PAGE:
By Ashley Lodato
Cattle ranching, art, and the natural beauty of the Methow Valley are juxtaposed in a new installation at the top of Patterson Mountain.
When hikers reach the summit of Patterson Mountain, they’re greeted by a 360-degree view of the Methow Valley, with the Pasayten Wilderness and the Sawtooth Mountains in the distance. They’re also greeted by signs of the cattle grazing operation that takes place in the area, including what has been for years a functional but aesthetically uninteresting concrete cistern, which stores water used to fill stock troughs on the hill’s flanks.
The first time Methow Valley resident and artist Laura Ruud saw the cistern, she said to herself, “Oooh, a blank concrete wall. That’s a perfect canvas for a mosaic.”
The idea lay dormant in Ruud’s mind for years, until one day in 2017 when she and her husband Casey were on vacation, celebrating their retirement after selling the Old Schoolhouse Brewery. “We were with Kyrie and Kathleen Jardin,” Ruud says, “and Kathleen and I were having coffee and talking about mosaics and artwork. I told her about my idea for a mosaic on the cistern, and she had so many ideas.”
Jardin told Ruud, “You know, there are four seasons, and you can hike Patterson Mountain in all of them. That cistern has four sides. What if you made a mosaic that celebrated the four seasons?”
That mental image provided Ruud the design concept she needed to start creating the mosaic installation, which consists of four circular glass tile mosaics, each celebrating one of the seasons. Ruud, who now divides her time between Tucson and the Methow Valley, said “I made winter and summer in Tucson, and spring and fall in the valley. It took a couple years, working on and off.”
Ruud told few people of her plans, but once she completed the mosaics she contacted Jim Pigott of Moccasin Lake Ranch, which leases the Patterson Mountain area for grazing. Pigott, who visits the mountain for hiking as well as for moving cattle and water troughs, was enthusiastic about “the idea of having a seasonal representation of the valley” installed on the cistern. “The cistern wasn’t meant to be attractive,” Pigott said. “It’s just used to carry water down to the troughs. Now with that mosaic, it will really stand out.”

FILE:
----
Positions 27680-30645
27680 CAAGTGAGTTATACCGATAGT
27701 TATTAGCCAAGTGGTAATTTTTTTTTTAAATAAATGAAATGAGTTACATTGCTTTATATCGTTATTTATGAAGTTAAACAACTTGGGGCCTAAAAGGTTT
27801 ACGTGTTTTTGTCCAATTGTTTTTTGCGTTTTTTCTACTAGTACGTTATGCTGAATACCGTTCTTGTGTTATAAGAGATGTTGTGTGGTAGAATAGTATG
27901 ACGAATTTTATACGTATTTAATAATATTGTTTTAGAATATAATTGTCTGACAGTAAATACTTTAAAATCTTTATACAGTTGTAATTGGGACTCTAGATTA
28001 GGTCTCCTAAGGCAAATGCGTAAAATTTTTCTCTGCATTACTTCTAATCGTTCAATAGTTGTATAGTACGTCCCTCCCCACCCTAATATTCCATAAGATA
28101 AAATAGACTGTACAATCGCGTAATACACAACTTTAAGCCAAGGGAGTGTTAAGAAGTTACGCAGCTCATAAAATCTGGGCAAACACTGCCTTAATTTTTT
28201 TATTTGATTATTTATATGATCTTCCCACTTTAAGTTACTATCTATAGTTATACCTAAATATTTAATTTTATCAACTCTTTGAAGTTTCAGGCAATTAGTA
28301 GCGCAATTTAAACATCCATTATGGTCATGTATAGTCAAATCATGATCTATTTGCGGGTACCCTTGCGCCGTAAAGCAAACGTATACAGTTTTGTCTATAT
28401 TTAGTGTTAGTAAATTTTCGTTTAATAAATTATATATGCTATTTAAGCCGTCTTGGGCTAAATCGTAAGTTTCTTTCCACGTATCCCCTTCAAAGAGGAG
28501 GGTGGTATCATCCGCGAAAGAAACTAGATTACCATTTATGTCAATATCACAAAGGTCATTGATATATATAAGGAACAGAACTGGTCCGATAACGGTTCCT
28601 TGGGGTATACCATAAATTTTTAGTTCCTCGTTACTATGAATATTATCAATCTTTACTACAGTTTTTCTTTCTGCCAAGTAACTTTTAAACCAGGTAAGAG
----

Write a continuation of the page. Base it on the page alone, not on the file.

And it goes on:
Pigott worked with Casey Ruud on the details for attaching the mosaic to the cistern. Outdoor glass tile mosaics are notorious for suffering water and wind damage, and Patterson Mountain gets buffeted by both elements, particularly in the winter.
Pigott and Casey Ruud settled on an installation system suggested by Pigott. “Years ago and in a different lifetime I was in the structural steel business,” Pigott said. “So I thought that in order to separate the mosaics from water running down the cistern, they could set the mosaics off the face of the walls by about ¾ inches with square pipe attached to the cistern. That will allow the water to run behind the artwork, not down the face of it.”
“Time will tell whether it was a good suggestion!” Pigott added. “Nothing is permanent,” Laura Ruud said. “It’s not intended to last a hundred years but it would be nice if it lasted a few!”
Two weeks ago, Casey Ruud and Dan Kuperberg took the four completed mosaics and installed them on the cistern using the pipe method, first painting a black band of concrete sealant that not only makes the vibrant colors of the mosaic pop, but, more importantly, protects water from seeping through. Ruud also plans to create a small lip that runs above each mosaic, to divert water.
Laura Ruud called the mosaic “a gift to the community,” explaining that public art is a way to acknowledge affection and respect for the people of this valley. She has had the mosaics professionally imaged, and those images have been made into wall hangings that are sold at the Purple Sage Gallery as well as cards that are available at the Mazama Store, the Sun Mountain Lodge gift shop (which reopens in mid-October), and the Valley Goods store on the TwispWorks campus. Ruud will use proceeds from the sale of the cards to support other community projects in the valley.
After many years as a working artist and business owner, Ruud is retired and no longer takes commissions. “I want to make what I want to make, and I have the luxury in my life to be able to do that,” she said. “It’s so nice not to work under big time deadlines.”
The “gift for the community” will be both sought out and discovered, as hikers find their way to the top of Patterson Mountain. It will be a delightful surprise for them, Pigott said. “When I’m up there I often run into other hikers and they all say what a great view it is from the top. No one ever comments on the cistern. Well, now they will. It’s going to be fun to have that art up there.”